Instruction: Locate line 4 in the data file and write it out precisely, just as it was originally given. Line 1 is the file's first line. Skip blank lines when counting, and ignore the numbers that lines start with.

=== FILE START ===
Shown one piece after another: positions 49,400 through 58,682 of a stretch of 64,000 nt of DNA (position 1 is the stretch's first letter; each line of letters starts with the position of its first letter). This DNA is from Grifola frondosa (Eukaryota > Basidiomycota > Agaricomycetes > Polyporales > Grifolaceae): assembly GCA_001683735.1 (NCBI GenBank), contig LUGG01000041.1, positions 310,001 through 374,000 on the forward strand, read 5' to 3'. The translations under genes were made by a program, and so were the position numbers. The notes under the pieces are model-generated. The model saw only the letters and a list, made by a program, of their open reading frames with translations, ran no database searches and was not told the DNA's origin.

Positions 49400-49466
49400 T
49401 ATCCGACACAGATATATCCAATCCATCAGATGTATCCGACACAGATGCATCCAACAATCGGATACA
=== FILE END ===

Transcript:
49401 ATCCGACACAGATATATCCAATCCATCAGATGTATCCGACACAGATGCATCCAACAATCGGATACA